Saturday, September 30, 2006:

Shuggie Otis -- Aht Uh Mi Hed

Shuggie Otis -- Aht Uh Mi Hed
In college I was roommates with someone named Shuggie, a tall muscular man with a moustache and an afro. He said the nickname came from "Sugar," itself a reference to his boxing in high school; apparently he could knock the shit out of somebody. He spent most of his spare time running and at the gym, though I don't know how he had any spare time; he was double majoring in physics and electrical engineering. I spent most of my spare time reading or playing guitar on the plaza; I was majoring in English. I doubt it was as demanding as any of the sciences.

We didn't have a lot in common except for a love of dark comedies; the day The Big Lebowski came out on DVD we'd both bought it. We smoked a sack together watching it; it was safe to say we were friends after that.

He didn't talk about boxing much, though one of my friends downstairs said he still used the punching bag at the gym. Shuggie's conversations always seemed to be about physics or music. In music, he'd get excited talking about ways to mix psychedelia, soul, funk, blues, and jazz. He didn't play anything, though, or at least I didn't think he did, and there weren't yet any good programs for making mashups. I guess it was just the concept that blew his mind so much; I had a cheap 4-track and I tried to get some of his ideas to work but couldn't.

One day I came back from class to find him playing my guitar. We'd been roommates for about three months. He wasn't bad; I wanted to hear more, but he was embarrassed and just apologized and put the guitar away. I didn't press the issue. I don't know how long he'd been playing; if it was only a few months then he learned faster than anyone I'd met. I meant to ask him about it again but I never did.

One night he started talking about the nature of space and time and how a planet's gravity warps the time around it like a ball bearing on rubber sheets. I didn't understand him, but when Shuggie was talking about physics I rarely did. Maybe it was the same for him when I talked about transcendentalist yearnings in pop fiction. I guess he got tired of the conversation; at any rate, he went to his desk and started writing something; and when his CD was done I put on a Charlie Mingus LP. I lay there stoned, listening to the bassline, and dozed off; when I woke up he was soldering some wires to a circuit board. It put an acrid smell in the room but it seemed oddly pleasant.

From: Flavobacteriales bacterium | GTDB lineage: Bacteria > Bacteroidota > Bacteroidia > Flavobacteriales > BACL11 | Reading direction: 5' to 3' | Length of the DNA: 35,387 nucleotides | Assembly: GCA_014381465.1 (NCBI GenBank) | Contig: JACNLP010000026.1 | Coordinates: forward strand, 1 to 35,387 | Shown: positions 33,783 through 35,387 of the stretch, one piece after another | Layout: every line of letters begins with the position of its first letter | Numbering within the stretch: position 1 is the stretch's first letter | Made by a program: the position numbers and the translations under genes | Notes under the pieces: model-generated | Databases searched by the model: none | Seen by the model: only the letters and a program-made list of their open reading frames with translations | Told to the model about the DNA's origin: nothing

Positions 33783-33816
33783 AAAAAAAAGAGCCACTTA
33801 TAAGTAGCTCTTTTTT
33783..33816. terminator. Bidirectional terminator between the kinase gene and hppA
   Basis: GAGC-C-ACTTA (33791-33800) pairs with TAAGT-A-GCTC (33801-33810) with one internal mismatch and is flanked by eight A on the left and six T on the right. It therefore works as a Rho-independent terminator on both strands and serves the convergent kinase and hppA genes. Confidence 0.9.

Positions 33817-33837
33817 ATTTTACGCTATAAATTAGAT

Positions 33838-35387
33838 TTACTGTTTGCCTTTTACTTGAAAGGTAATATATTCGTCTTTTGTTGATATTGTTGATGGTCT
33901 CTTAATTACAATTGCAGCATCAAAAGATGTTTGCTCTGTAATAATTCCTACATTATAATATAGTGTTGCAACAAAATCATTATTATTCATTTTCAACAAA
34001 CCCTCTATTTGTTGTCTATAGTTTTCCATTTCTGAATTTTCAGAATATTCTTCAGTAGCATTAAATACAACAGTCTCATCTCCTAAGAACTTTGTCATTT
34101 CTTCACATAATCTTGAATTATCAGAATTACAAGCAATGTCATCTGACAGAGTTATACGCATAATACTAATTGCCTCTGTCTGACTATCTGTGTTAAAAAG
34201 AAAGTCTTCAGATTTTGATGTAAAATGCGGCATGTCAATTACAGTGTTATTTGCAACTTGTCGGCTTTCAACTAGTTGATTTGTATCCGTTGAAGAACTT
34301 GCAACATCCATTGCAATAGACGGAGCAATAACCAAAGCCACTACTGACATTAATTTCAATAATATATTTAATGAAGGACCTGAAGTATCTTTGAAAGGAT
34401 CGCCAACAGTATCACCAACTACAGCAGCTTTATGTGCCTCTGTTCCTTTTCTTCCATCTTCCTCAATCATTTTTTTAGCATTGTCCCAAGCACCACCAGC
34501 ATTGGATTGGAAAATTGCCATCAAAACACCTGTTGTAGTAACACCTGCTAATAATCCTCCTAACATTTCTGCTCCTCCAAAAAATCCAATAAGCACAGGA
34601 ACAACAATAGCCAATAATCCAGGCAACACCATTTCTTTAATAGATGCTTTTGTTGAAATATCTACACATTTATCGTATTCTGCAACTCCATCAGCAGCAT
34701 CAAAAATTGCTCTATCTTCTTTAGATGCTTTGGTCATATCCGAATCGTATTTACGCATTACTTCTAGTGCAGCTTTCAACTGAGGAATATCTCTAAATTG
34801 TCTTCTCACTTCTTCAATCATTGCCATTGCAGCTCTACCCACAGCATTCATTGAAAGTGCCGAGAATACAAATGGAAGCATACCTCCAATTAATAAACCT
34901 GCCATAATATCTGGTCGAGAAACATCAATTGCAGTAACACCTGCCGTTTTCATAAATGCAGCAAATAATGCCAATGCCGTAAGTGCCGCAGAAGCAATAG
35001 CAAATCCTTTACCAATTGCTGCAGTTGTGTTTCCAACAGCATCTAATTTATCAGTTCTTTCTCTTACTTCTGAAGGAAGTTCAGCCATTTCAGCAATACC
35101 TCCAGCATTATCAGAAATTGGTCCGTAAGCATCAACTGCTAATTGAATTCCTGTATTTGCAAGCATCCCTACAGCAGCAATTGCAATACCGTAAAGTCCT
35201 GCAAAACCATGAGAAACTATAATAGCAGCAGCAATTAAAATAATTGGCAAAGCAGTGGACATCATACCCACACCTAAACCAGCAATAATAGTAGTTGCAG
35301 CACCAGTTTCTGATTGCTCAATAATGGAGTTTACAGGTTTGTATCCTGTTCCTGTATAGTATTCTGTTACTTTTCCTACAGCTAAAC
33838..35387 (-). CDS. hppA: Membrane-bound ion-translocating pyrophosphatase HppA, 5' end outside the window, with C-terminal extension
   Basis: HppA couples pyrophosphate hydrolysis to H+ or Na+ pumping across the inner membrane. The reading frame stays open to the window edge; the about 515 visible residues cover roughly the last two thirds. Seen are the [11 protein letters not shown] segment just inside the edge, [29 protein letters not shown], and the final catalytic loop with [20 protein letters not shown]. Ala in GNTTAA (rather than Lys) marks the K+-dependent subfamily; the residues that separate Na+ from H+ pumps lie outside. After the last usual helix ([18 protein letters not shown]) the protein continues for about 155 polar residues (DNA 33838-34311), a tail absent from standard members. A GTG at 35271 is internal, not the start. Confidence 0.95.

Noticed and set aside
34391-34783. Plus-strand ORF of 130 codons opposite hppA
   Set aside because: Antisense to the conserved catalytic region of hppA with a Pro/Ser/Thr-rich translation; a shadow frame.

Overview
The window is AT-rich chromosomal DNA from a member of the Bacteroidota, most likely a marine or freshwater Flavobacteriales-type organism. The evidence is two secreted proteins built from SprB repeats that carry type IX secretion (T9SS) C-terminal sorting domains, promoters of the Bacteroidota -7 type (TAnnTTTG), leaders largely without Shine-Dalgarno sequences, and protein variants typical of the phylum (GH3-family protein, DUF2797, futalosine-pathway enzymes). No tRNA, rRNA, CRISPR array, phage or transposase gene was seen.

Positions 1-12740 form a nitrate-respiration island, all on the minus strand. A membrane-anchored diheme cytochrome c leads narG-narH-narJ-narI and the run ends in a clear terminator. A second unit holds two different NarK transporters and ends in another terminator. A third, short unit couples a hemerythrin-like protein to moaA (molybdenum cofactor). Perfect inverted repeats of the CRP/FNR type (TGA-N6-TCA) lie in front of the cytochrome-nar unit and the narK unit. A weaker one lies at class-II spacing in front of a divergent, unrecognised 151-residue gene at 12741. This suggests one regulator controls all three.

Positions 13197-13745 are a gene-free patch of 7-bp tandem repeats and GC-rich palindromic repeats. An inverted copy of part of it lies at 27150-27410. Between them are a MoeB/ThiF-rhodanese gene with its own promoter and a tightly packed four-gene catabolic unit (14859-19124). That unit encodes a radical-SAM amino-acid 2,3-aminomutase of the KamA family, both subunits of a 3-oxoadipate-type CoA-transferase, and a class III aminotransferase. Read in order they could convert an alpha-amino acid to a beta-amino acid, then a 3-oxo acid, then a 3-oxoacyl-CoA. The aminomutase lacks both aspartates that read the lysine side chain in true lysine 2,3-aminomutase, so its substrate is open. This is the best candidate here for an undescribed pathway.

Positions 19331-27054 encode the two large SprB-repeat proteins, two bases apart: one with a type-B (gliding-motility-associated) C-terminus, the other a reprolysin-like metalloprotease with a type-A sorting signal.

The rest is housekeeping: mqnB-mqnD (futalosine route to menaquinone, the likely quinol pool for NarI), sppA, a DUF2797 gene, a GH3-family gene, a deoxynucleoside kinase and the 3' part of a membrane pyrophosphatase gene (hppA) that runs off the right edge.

Over the next few days he set the circuit board into a big metallic box he'd assembled with wires running off in all directions. I was curious about it and he answered my questions, but they were the kind of answers that were highly technical and--to me, at least--unsatisfactory. I decided he probably didn't want me to know, so I'd just leave him alone about it. After all, he wasn't asking me about the non vidi citations in my paper on systemic inhumanity in Catch-22.

The week before Thanksgiving, he asked what I would do if I could go back in time but only about thirty years.
"Why only thirty?" I said.
"Suppose you'd got just enough energy for it."
"What do you mean? Like you had a nine-volt but it took a car battery?"
"Something like that," he said, in the kind of voice he used sometimes when I was trying to keep up but failing.
"I don't know." On TV, The Dude was dancing down a flight of black and white stairs and teaching Maude how to bowl. "I guess I'd try to prevent Martin Luther King from being assassinated."
"You think you could do all that?"
"Maybe. I don't know. Probably not. What would you do?."
"Probably just go to college."
"Well, don't go to Kent State."
He laughed ruefully. "No. And I'd burn my draft card."
"Yeah," I said. "I need another hit"
"We smoked it all."
I prodded the pizza box. "And the pizza is gone."

In the morning Shuggie was gone too. He left all his stuff but he took my guitar. I called his parents two days later to ask if he'd gone home early. They said he hadn't. When he still hadn't come back by the end of the week they showed up in town and the police came around to ask some questions. I didn't mind; I could understand how they felt. At the end of the semester his parents came back to collect his stuff. They seemed dazed but polite. A couple of semesters later we fell out of contact. I don't know what happened to him; you'd think he'd have finished the degree and taken a job teaching physics. Maybe he decided to be a boxer instead.
[Inspiration Information @ amazon.com]
[Inspiration Information @ emusic.com]

None of this post is true, but Inspiration Information is ahead of its time.

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Comments:
Great post and story, Tuwa. You had me in the palm of your hand, never doubting, the mark of a good storyteller...!

Thanks, Girish.

Great.

Great story. Great song. Great album. (I just downloaded it from eMusic.) I'm proud to be your co-blogger.

Thanks, Dave, Rosswords; it's very kind.

A very good song indeed, on one of the great lost albums. The arrangement is mind-blowing.

This is great, Tuwa, and a pleasure to read. I've got tons of memories ass'd with this record as well, especially "Strawberry Letter 23" and "Sweet Thang."

That was outstanding.

i love the tune aht uh mi hed and it was great coming across your story...

i like the notion of it...

as i love shuggie otis too x

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